Style Or Substance?

Pundits lauded Mitt Romney’s strong debate performance on October 3, 2012, focusing on his preparedness and aggressive challenge of President Obama’s policies and performance. But while the media analysis centered on the performance aspect, ie. form, what about the actual substance of the arguments?

As time passes, and the surprise over Romney’s aggressive performance fades, the content of his arguments may begin to come under the microscope. The question is: if Romney accomplished the goal of appearing to win the debate by repeatedly misleading viewers, did he actually “win” on the arguments? Igor Volsky of Think Progress, thinks not. His article: At Last Night’s Debate: Romney Told 27 Myths In 38 Minutes is a good read.

Don’t Look To Me For A Judgement

Don’t look to this blog for the answers. For one thing, I’m a political independent. I voted for Perot, remember him? Maybe not, but you probably remember NAFTA. And certainly don’t look to the pundits who can’t seem to see the economic policy questions for the greatest political show on earth.  Sadly, it took the perspective of someone as far outside the mainstream as you can get, socialist Marc Luzietti to call this out:

‎”Tonight a pair of actors will recite rehearsed talking points to prearranged questions. They will be judged on the quality of their ability to remember scripted answers and act appropriately.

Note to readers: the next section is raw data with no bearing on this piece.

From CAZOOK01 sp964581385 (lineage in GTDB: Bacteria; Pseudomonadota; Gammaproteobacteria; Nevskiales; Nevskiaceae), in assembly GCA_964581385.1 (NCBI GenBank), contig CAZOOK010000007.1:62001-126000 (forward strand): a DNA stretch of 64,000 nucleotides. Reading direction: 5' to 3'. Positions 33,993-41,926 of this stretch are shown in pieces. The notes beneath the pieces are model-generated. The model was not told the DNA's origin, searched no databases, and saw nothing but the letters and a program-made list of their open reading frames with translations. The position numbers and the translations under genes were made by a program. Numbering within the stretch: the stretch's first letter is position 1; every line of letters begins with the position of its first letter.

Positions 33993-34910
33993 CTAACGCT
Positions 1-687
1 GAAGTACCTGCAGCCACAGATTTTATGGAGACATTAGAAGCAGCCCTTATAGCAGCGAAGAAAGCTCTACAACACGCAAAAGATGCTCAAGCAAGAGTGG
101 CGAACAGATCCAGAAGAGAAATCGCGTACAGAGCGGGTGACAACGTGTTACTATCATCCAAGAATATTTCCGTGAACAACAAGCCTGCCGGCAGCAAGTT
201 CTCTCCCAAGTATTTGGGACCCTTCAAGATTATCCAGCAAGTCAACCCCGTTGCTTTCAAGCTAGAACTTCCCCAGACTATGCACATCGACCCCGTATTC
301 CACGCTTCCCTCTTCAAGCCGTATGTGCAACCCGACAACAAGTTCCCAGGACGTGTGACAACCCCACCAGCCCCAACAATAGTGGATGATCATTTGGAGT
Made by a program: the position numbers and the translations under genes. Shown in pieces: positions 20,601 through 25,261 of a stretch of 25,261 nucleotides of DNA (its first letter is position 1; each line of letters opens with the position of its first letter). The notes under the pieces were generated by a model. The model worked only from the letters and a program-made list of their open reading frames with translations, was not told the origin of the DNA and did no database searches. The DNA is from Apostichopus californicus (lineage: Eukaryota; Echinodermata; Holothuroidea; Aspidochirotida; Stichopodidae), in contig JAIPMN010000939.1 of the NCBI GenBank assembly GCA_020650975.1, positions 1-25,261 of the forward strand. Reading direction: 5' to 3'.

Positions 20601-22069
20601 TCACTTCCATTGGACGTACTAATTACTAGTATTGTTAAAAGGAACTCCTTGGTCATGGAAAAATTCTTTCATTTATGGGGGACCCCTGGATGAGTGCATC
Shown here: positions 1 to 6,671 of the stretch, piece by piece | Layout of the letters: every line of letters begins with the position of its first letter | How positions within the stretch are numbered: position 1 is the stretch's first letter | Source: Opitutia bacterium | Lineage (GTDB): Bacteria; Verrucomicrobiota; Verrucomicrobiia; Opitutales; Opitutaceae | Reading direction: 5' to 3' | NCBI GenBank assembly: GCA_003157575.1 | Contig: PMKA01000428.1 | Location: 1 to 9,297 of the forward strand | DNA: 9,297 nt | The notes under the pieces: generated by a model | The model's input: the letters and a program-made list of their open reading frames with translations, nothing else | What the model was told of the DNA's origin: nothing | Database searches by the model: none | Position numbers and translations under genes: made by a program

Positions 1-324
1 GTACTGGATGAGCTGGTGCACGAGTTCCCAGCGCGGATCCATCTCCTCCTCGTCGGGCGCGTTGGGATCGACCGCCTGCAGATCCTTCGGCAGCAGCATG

Sadly, some people think this is important.”

Thinking Outside the Box

It’s a common exhortation to “think outside the box.” But, in practice, most people let the pundits get away with trivializing complex issues by turning them into simplistic win/lose horse races.

I take the stance that an educated, non partisan, independent thinking and analytical public is a public that acts in its best interests.  My principle is that, to make an informed decision, you must put aside your initial impressions, preconceived opinions and just dig into the facts.

So when some of the pundits pronounced that this was “the most substantive Presidential debate ever” I had to laugh.  What I saw was memorized talking points, rhetoric substituting for facts, a moderator too passive to call it out. And, despite the provocative title of this piece questioning  who really lost the debate, the pundits and the public were the clear losers in being so quick to turn the serious matters of governance and the economy into a child’s game with a winner and a loser.

I’m about economics, not partisan polemics, and this is about as political as I get. Political opinions are a dime a dozen. But to get to objective analysis, one has to look beyond the petty politics of the win and dig tenaciously into the real economic policy questions, which is what I do in this blog. Because the answers to the economic questions of our times lie beyond partisanship, they can’t be found in polemics.


Related Article:

Presidential Debate Fact-Check and Updates New York Times